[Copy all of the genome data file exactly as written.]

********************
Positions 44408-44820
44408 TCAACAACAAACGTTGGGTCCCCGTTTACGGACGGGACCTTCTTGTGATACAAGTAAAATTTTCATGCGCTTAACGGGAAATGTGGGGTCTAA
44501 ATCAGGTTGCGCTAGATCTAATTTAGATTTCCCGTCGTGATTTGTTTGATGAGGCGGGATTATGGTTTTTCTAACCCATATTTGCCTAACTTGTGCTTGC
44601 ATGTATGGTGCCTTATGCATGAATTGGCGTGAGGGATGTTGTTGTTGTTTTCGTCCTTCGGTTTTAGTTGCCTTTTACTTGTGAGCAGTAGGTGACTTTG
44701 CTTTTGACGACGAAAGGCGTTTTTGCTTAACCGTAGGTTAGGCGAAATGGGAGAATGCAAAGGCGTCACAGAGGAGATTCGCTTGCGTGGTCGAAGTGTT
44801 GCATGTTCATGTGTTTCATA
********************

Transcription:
Positions 44408-44820
44408 TCAACAACAAACGTTGGGTCCCCGTTTACGGACGGGACCTTCTTGTGATACAAGTAAAATTTTCATGCGCTTAACGGGAAATGTGGGGTCTAA
44501 ATCAGGTTGCGCTAGATCTAATTTAGATTTCCCGTCGTGATTTGTTTGATGAGGCGGGATTATGGTTTTTCTAACCCATATTTGCCTAACTTGTGCTTGC
44601 ATGTATGGTGCCTTATGCATGAATTGGCGTGAGGGATGTTGTTGTTGTTTTCGTCCTTCGGTTTTAGTTGCCTTTTACTTGTGAGCAGTAGGTGACTTTG
44701 CTTTTGACGACGAAAGGCGTTTTTGCTTAACCGTAGGTTAGGCGAAATGGGAGAATGCAAAGGCGTCACAGAGGAGATTCGCTTGCGTGGTCGAAGTGTT
44801 GCATGTTCATGTGTTTCATA